Empathy. To many, the word carries a negative connotation. It is too emotional and “touchy-feely” to take a rightful place in business vernacular alongside strong testosterone-laden words like incentivize, actionable, and ROI. But research suggests it’s time to rethink empathy’s critical role in business.

A recent study published in Harvard Business Review assessed the link between empathic leaders and performance. Researchers surveyed employees from 84 U.S. companies about the character of their CEOs, using compassion and forgiveness as key indicators. Comparing the company’s financial performance against the employee’s judgment of the CEOs character, the researchers found that CEOs with a strong character outperformed their poorly-ranked peers by nearly 500%. Further research connects empathy with improved product development, marketing, and manager performance.

By definition, empathy is the ability to understand or share another person’s experiences and emotions – as much as humanly possible. Like any skill, it requires practice. To better understand how to develop and cultivate empathy, I interviewed several leaders at the MIT Leadership Center about how they build connections with their teams and customers. Not surprisingly, what these leaders do to maintain an empathetic culture yields many high-value benefits.

Make time for your customers
Have you ever asked yourself how much of your time is spent on the edge of your organization where customers directly experience your products and services? If the answer is less than 25%, you are at risk to be blindsided by competitors who pay better attention to what customers really care about – at least that’s what I’ve learned interviewing 200 of the world’s best leaders during the past three years. Personal interaction is crucial to developing innovative ideas. Oddly though, the higher leaders rise in an organization, the easier it becomes to lose this critical consumer connection – either by delegating the task or just simply abandoning it. The most effective leaders prioritize personal customer connection time because it’s crucial to the innovation process.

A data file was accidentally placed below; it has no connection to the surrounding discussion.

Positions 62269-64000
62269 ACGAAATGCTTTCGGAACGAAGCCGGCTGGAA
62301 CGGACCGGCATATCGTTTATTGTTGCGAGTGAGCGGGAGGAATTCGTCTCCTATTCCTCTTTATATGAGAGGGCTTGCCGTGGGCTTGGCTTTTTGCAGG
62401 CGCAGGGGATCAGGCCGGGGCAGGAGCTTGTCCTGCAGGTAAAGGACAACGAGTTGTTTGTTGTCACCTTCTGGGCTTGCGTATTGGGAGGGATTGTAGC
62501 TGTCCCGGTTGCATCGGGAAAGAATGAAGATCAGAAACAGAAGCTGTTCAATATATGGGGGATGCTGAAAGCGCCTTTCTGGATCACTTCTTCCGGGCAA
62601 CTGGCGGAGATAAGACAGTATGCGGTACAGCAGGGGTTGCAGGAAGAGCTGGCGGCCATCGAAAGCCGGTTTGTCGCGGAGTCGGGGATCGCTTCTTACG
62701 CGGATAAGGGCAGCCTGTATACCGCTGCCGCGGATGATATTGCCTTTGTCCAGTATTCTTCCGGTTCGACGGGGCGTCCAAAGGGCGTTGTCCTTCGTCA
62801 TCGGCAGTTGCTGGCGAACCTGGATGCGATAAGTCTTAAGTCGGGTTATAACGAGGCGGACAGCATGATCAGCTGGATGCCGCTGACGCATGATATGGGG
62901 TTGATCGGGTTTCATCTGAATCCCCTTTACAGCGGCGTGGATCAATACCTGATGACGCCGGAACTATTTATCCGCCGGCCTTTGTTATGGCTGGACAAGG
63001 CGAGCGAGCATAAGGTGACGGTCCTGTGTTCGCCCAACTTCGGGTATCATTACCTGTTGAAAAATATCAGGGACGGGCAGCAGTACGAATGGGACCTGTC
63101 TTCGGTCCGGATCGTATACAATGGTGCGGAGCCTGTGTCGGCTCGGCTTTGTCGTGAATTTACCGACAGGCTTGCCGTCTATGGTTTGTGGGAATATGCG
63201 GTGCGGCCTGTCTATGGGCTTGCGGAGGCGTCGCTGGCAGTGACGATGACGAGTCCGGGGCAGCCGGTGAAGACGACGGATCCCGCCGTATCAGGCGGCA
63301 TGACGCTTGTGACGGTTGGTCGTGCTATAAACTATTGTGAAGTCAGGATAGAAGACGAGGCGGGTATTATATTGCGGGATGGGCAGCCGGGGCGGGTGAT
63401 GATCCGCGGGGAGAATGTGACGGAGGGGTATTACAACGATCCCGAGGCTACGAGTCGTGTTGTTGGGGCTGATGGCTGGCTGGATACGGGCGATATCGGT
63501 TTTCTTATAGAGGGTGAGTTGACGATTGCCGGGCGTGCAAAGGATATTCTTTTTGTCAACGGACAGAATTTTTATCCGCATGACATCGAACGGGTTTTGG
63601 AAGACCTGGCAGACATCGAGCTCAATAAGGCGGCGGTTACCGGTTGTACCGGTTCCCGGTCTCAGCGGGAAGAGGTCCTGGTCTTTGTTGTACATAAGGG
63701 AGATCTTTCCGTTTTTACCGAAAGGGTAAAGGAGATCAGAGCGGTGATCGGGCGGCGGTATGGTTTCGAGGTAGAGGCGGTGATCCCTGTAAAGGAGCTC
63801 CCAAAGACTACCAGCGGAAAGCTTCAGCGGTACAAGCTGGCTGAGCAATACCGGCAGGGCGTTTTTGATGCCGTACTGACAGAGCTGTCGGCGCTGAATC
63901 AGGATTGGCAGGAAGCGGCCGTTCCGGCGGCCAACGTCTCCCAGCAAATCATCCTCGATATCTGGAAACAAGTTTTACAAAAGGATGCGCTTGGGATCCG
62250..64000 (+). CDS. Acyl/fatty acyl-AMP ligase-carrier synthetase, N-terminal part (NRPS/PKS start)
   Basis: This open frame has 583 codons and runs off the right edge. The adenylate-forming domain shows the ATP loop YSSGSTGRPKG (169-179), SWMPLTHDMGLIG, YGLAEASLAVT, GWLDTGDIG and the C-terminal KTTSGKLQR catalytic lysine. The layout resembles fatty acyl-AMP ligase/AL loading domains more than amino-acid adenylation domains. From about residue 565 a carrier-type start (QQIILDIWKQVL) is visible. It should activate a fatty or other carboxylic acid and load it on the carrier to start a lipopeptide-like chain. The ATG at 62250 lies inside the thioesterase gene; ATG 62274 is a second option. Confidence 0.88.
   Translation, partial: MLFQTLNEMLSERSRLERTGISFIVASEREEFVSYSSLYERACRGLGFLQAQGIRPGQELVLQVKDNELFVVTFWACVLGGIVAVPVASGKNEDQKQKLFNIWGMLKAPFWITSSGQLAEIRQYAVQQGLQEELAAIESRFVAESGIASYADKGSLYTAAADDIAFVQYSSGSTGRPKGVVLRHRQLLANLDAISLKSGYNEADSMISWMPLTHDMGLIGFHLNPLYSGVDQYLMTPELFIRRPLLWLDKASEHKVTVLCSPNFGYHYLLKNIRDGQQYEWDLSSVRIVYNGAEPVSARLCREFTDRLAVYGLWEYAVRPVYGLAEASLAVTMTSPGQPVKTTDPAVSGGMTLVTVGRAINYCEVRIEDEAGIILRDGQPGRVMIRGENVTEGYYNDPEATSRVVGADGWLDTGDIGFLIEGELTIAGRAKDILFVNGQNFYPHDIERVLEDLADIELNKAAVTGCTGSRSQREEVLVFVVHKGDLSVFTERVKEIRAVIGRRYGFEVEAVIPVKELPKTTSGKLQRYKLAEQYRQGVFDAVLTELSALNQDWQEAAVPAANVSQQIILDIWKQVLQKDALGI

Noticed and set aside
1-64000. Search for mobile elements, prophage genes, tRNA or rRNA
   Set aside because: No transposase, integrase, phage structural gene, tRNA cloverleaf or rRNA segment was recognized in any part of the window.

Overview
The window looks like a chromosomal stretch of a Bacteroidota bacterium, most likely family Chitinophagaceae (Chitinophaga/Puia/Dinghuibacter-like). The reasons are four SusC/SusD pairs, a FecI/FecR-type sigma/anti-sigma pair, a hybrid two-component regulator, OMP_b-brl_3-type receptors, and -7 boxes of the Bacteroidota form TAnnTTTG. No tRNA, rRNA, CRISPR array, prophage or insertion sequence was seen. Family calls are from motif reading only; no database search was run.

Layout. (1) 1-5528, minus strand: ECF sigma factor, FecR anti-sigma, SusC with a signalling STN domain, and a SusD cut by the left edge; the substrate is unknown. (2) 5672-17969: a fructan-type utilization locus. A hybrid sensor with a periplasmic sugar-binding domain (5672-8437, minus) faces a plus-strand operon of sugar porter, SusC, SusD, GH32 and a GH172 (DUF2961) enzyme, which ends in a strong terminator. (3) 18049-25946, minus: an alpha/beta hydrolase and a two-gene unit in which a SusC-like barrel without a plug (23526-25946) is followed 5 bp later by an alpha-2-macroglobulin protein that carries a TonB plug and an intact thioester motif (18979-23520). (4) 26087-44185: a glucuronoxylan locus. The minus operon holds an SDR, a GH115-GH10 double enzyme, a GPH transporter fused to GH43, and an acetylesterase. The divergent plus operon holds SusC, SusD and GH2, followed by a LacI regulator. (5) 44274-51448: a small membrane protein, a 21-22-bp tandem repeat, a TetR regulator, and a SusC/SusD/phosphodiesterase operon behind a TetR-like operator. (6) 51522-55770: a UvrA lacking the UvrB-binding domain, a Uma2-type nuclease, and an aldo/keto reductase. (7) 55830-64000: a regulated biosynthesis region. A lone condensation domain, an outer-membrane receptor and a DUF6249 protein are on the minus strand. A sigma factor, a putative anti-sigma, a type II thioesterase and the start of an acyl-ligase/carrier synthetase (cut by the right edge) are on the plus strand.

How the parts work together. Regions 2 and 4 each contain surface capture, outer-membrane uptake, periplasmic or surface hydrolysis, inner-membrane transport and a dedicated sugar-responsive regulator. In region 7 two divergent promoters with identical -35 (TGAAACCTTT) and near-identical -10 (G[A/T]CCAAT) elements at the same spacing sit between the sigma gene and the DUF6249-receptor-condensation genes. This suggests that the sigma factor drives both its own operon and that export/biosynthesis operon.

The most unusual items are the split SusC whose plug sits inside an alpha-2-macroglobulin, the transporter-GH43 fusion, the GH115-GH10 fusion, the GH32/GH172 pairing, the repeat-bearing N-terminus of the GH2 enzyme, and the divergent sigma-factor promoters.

Kailash Swarna, a former pharmaceutical executive and now an MIT Sloan fellow, recently reflected on how one of his bosses maintained his connection to patients as his job responsibilities pulled him further away from the frontlines. A practicing physician, he would see patients in the clinic every Friday and then share the experiences with Swarna and his team in their Monday meetings. This type of personal connection not only strengthened the team’s resolve to create lifesaving medicines, but made them part of the patient experience. Whether in a doctor’s room, a tradeshow, a retail location, or other settings, leaders must carve out the time to get to know their customers.

Ask questions
During the past three decades of studying leadership, I’ve found that the most effective – and empathetic – leaders are the best questioners. They ask many catalytic questions of their customers, suppliers, direct reports, peers, and colleagues. Questions not only yield innovative solutions, but they are also the conduit through which empathy flows. Through questions, leaders can build a strong understanding of what makes their teams tick and even overcome their own personal leadership challenges. For instance, General Stanley McChrystal, former commander of U.S. and international forces in Afghanistan, told me questions are what help him cope with his introversion and connect with his team.